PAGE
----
New National Study:  Charter Schools Suspend Black Students and Disabled Students at Slightly Higher Rates than Traditional Public Schools!

Dear Commons Community,

A new report released  yesterday by the UCLA Civil Rights Project concluded that black students are four times as likely to be suspended from charter schools as white students and students with disabilities  are suspended two to three times the rate of nondisabled students.  Based on data from the 2011-12 school year, the report found that charter schools at the elementary, middle and high school levels suspended 7.8 percent of students, compared with 6.7 percent of students in noncharter schools. Among students with disabilities, charter schools suspended 15.5 percent of students, compared with 13.7 percent at noncharters. At the extreme end, there were 235 charter schools that suspended more than half of their students with disabilities.  As reported in the New York Times:

“…the report is likely to fuel an often fierce debate about disciplinary practices in charter schools, which are publicly funded but privately run. Some charter networks have come under fire for “no excuses” behavioral codes, under which students can be suspended for offenses like clothing violations.

Daniel J. Losen, the director of the Center for Civil Rights Remedies, said the report should not be used to generalize about all charter school discipline, because there were also schools that did not suspend students at high rates. “There are other ways to address school discipline that hold kids accountable,” he said.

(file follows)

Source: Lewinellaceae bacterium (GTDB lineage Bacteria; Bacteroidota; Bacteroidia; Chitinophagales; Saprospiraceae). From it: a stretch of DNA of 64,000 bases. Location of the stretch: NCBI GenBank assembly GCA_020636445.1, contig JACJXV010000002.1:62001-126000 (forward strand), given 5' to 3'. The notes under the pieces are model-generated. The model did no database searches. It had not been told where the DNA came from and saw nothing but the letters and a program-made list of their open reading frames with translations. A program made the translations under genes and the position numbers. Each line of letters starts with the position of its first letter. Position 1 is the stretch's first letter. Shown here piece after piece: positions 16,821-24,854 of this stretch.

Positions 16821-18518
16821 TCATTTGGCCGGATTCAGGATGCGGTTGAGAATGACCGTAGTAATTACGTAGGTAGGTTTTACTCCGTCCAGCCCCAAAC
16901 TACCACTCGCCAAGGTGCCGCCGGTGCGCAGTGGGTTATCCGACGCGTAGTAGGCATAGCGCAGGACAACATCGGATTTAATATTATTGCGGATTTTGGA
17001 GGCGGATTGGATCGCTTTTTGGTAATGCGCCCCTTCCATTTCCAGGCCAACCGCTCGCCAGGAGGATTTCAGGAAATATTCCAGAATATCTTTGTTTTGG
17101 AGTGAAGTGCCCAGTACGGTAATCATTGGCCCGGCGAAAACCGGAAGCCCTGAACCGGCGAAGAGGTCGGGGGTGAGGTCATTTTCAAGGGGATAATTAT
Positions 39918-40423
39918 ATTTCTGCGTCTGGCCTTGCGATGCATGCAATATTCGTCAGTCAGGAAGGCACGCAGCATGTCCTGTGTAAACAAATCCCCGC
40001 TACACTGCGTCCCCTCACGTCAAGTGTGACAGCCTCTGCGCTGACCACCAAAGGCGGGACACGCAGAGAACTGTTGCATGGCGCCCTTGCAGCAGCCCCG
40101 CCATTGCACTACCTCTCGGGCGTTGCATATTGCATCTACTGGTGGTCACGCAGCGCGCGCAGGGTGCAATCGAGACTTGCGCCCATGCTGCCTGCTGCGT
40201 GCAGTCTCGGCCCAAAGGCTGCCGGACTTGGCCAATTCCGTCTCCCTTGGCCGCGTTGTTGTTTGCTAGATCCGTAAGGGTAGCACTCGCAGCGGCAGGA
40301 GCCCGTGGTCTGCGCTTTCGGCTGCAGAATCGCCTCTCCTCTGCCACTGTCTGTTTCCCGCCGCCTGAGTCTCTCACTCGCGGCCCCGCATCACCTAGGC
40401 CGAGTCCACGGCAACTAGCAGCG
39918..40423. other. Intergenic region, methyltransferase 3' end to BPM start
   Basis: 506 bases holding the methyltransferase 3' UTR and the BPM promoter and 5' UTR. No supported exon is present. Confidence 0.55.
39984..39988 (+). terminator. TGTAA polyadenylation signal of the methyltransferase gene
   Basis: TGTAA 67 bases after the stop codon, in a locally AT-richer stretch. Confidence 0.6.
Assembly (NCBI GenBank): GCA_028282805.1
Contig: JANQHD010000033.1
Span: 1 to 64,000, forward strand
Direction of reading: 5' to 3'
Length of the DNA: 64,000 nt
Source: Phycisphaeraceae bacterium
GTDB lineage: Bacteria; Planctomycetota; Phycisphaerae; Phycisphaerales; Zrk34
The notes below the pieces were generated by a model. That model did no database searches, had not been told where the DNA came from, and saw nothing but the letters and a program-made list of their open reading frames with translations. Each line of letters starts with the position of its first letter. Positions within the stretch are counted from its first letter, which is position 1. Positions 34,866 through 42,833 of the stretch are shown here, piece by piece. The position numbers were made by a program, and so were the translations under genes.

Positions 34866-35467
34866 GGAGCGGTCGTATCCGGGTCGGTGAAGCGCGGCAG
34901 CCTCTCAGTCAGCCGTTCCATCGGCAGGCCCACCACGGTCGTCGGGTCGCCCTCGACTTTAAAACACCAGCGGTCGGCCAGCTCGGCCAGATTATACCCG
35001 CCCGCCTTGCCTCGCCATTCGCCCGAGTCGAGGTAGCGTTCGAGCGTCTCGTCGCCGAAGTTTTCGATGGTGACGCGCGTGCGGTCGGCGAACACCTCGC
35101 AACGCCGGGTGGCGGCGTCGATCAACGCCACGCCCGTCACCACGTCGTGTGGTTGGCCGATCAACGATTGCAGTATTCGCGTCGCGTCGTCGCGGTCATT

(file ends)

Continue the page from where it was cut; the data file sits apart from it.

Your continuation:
Advocates for the disabled were particularly concerned about the higher rates of suspension at charters, given that charter schools enroll a lower proportion of students with disabilities than traditional public schools.

Suspensions can have a devastating impact on students. Previous research has found that suspensions contribute to the school-to-prison pipeline, which pushes students out of school and makes them more likely to end up in the criminal justice system. Students who get suspended from school are more likely to drop out of high school later on. 

As states around the country gear up to implemented the Every Student Succeeds Act, the major federal law replacing the George W. Bush-era No Child Left Behind Act, Losen called on states to pay attention to these numbers. Under the new law, states are required to lower the number of schools overusing harsh discipline. Charter schools are also beholden to these requirements, unless a state specifically passes a law exempting them.”




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